Lily Bloom is still running a flower shop; her abusive ex-husband, Ryle Kincaid, is still a surgeon. But now they’re co-parenting a daughter, Emerson, who's almost a year old. Lily won’t send Emerson to her father’s house overnight until she’s old enough to talk—“So she can tell me if something happens”—but she doesn’t want to fight for full custody lest it become an expensive legal drama or, worse, a physical fight. When Lily runs into Atlas Corrigan, a childhood friend who also came from an abusive family, she hopes their friendship can blossom into love. (For new readers, their history unfolds in heartfelt diary entries that Lily addresses to Finding Nemo star Ellen DeGeneres as she considers how Atlas was a calming presence during her turbulent childhood.) Atlas, who is single and running a restaurant, feels the same way. But even though she’s divorced, Lily isn’t exactly free. Behind Ryle’s veneer of civility are his jealousy and resentment. Lily has to plan her dates carefully to avoid a confrontation. Meanwhile, Atlas’ mother returns with shocking news. In between, Lily and Atlas steal away for romantic moments that are even sweeter for their authenticity as Lily struggles with child care, breastfeeding, and running a business while trying to find time for herself.

Through palpable tension balanced with glimmers of hope, Hoover beautifully captures the heartbreak and joy of starting over.

Pub Date: Oct. 18, 2022

ISBN: 978-1-668-00122-6

Page Count: 352

Publisher: Atria

Review Posted Online: July 27, 2022

Kirkus Reviews Issue: Aug. 15, 2022

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The years pass by at a fast and steamy clip in Blume’s latest adult novel (Wifey, not reviewed; Smart Women, 1984) as two friends find loyalties and affections tested as they grow into young women. In sixth grade, when Victoria Weaver is asked by new girl Caitlin Somers to spend the summer with her on Martha’s Vineyard, her life changes forever. Victoria, or more commonly Vix, lives in a small house; her brother has muscular dystrophy; her mother is unhappy, and money is scarce. Caitlin, on the other hand, lives part of the year with her wealthy mother Phoebe, who’s just moved to Albuquerque, and summers with her father Lamb, equally affluent, on the Vineyard. The story of how this casual invitation turns the two girls into what they call "Summer sisters" is prefaced with a prologue in which Vix is asked by Caitlin to be her matron of honor. The years in between are related in brief segments by numerous characters, but mostly by Vix. Caitlin, determined never to be ordinary, is always testing the limits, and in adolescence falls hard for Von, an older construction worker, while Vix falls for his friend Bru. Blume knows the way kids and teens speak, but her two female leads are less credible as they reach adulthood. After high school, Caitlin travels the world and can’t understand why Vix, by now at Harvard on a scholarship and determined to have a better life than her mother has had, won’t drop out and join her. Though the wedding briefly revives Vix’s old feelings for Bru, whom Caitlin is marrying, Vix is soon in love with Gus, another old summer friend, and a more compatible match. But Caitlin, whose own demons have been hinted at, will not be so lucky. The dark and light sides of friendship breathlessly explored in a novel best saved for summer beachside reading.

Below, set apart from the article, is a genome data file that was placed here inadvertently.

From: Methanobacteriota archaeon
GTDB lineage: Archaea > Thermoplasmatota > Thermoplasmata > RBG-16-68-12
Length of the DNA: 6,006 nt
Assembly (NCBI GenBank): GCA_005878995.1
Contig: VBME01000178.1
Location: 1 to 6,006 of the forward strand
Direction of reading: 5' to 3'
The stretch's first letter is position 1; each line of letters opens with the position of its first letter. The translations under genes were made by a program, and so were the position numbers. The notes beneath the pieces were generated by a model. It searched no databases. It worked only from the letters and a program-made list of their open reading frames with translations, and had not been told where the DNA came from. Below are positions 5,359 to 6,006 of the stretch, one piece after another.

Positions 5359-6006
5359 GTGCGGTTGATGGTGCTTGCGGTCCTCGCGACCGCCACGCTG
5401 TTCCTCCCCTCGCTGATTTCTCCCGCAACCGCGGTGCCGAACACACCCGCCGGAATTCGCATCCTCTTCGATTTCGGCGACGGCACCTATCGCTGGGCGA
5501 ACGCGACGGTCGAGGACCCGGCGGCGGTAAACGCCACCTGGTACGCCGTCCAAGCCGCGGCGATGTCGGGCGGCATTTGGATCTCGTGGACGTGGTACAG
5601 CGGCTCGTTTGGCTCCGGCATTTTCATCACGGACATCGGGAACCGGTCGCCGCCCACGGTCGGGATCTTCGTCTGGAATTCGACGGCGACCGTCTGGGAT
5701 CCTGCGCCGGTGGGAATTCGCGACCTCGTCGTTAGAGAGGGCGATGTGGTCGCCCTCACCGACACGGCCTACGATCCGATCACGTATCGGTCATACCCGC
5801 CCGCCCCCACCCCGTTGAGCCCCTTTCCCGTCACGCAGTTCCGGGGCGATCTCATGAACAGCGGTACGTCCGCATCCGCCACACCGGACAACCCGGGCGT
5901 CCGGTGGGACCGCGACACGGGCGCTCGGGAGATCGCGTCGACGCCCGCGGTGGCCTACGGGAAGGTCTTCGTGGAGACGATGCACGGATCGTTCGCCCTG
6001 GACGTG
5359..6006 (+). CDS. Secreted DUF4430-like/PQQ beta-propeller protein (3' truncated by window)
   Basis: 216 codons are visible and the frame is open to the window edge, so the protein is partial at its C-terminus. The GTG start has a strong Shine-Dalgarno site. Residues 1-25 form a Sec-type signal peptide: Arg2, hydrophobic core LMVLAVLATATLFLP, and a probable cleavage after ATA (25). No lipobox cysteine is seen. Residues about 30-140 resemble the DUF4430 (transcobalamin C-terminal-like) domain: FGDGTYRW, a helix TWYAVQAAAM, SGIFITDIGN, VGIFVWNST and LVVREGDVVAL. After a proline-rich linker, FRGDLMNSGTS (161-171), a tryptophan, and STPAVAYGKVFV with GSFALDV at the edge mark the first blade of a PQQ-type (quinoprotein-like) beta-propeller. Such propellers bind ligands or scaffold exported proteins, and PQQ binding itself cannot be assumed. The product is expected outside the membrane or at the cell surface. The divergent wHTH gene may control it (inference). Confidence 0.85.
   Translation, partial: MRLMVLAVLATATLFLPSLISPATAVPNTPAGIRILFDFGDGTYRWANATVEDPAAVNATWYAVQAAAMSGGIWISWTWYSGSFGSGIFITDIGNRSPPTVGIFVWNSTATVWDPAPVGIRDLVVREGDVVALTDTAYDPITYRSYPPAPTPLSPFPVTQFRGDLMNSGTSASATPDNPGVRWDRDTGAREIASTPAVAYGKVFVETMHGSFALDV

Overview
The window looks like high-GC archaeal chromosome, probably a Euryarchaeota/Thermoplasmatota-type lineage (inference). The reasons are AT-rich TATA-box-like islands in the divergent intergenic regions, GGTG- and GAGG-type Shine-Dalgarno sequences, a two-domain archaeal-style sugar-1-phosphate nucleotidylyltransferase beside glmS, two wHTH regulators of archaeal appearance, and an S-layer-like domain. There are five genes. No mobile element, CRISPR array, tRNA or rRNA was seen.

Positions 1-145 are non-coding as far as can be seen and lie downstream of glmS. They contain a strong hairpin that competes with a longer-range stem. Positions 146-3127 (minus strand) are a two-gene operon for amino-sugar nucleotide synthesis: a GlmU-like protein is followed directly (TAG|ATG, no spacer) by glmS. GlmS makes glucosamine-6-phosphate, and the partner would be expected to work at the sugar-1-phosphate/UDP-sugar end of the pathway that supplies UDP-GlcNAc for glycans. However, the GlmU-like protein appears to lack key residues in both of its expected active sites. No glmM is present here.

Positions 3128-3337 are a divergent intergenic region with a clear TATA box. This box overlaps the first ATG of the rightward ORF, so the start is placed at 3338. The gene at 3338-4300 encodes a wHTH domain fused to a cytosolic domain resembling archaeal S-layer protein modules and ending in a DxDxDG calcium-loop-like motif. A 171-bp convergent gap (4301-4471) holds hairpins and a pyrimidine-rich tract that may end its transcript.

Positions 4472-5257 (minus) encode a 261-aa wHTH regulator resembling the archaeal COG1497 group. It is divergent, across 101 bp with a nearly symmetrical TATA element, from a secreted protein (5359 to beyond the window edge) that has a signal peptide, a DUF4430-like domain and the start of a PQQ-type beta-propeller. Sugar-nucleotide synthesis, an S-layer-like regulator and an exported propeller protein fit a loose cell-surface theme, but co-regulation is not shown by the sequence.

Pub Date: May 8, 1998

ISBN: 0-385-32405-7

Page Count: 336

Publisher: Delacorte

Review Posted Online: May 20, 2010

Kirkus Reviews Issue: March 15, 1998